Monday, March 14, 2011

Hitch, Harris and two rabbis

A few days ago I saw the debate between Christopher Hitchens, Sam Harris and the rabbis David Wolpe and Bradley Shavit Artson, available online here (via Why Evolution is True). The discussion topic was: "Is there an afterlife". It was very enjoyable in general, leaving aside the fact that the rabbis had to make several moves to get away with their faith :-)

What I always like is Hitchen's wit and humor to pose an old and known idea in a new and fresh way. Here's an example with the notion of death and the eternal. This is the best metaphor I've seen about death:

Someone tap you in the shoulder and tells you that the party is not over, but you have to leave, and it will continue without you.

Imagine that, you are having fun at a party and you wish it would never end and you don't think for a second about the idea of having to leave! And that's what is upsetting and unsettling about having to die. All this wonderful party will be going on without us and we won't come back to it again and won't even know how it ended up. As far as we know, that's what the facts tell us. So we better come to terms with them.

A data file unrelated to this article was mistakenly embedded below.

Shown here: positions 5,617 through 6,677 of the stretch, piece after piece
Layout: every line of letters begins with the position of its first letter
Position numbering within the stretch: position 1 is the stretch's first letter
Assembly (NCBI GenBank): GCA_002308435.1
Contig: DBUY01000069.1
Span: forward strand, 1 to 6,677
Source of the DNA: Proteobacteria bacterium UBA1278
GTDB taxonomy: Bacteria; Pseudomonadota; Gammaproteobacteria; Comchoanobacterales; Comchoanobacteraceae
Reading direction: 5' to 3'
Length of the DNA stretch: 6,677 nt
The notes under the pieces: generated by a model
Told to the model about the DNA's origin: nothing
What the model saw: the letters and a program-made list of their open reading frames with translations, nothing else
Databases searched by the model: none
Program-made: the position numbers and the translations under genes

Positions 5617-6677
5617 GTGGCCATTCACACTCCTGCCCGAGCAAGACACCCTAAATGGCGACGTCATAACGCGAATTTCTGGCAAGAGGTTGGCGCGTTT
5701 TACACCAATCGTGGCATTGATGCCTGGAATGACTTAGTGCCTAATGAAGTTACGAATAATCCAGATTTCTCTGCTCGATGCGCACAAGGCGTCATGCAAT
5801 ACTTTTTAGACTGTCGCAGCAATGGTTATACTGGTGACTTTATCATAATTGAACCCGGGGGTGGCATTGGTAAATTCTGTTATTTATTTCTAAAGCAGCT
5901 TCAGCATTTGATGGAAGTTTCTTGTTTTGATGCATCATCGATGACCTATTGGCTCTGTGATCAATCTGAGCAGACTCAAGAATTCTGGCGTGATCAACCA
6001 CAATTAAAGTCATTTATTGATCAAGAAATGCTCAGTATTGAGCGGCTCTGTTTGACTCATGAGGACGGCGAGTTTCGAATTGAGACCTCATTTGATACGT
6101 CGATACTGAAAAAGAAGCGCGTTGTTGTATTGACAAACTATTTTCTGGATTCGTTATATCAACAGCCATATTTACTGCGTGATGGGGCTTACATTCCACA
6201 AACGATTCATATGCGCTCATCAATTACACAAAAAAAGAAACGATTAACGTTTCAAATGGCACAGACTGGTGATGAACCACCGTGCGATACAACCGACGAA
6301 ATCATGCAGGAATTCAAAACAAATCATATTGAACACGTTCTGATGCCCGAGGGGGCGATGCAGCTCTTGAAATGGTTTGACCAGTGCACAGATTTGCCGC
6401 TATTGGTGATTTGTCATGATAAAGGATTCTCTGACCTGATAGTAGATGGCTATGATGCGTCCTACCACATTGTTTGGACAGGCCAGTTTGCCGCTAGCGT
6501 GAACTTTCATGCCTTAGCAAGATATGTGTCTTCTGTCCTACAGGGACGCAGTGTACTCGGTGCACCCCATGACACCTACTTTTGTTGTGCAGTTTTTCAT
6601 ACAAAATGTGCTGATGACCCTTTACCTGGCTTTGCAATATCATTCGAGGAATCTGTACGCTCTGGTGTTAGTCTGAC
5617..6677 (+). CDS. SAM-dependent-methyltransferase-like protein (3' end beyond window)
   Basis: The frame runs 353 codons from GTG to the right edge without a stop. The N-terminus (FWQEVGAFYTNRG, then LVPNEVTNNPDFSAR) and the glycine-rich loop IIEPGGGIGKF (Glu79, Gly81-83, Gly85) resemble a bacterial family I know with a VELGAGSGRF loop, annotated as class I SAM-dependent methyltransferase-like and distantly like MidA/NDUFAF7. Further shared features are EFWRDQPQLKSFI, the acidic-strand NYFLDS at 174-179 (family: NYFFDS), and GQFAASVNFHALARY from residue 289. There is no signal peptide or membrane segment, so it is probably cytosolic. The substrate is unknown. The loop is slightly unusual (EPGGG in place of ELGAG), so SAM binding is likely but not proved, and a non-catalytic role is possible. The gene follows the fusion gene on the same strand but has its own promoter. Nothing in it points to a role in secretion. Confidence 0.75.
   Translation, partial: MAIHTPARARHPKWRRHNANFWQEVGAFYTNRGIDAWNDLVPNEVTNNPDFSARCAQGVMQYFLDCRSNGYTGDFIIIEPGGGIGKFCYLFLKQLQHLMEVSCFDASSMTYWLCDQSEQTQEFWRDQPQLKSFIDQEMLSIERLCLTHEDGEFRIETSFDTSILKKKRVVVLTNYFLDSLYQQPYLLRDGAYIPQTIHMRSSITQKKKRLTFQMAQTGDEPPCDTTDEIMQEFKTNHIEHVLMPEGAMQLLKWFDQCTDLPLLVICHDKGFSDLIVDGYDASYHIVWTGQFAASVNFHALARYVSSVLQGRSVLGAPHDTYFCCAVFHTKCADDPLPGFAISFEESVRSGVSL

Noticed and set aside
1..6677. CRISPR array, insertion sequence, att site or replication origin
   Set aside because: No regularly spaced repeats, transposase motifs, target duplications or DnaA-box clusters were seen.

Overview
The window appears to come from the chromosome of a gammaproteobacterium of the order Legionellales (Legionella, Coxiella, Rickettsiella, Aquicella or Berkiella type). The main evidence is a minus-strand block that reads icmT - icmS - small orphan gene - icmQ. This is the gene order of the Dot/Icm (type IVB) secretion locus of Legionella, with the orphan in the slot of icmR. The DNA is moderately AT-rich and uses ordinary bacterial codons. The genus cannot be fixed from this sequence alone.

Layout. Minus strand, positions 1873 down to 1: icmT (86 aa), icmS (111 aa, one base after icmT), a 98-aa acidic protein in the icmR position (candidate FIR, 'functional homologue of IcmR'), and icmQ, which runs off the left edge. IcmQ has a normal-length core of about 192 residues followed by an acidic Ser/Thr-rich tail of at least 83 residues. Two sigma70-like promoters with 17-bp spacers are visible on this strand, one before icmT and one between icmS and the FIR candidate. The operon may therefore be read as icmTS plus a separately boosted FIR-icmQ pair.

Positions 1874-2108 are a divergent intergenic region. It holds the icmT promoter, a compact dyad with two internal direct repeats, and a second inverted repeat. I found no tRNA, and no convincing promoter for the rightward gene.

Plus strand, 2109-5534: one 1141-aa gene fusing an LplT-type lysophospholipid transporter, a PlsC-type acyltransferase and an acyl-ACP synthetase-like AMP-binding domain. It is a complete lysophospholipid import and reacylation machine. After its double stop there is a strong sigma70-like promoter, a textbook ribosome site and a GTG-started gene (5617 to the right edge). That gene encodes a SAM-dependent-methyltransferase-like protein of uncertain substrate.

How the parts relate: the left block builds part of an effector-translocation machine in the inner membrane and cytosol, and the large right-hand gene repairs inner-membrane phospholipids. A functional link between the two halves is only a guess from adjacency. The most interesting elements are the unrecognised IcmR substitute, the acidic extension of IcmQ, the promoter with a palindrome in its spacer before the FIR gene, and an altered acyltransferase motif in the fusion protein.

Then comes the idea of eternity offered by religion, humorously stated by Hitchens:

This party is going on forever and you can't leave. You've got to stay, the boss says so, and he also insists that you have a good time.

That is the point that Hitchens raises about the totalitarian character of the religious point of view. One simply has no choice in the matter. I don't think you can have an honest good time under such conditions. I certainly could not. Could you?

In this regard, I just can't do something simply because someone claims to have to authority to tell me what to do. Either give me a good reason or forget about it!

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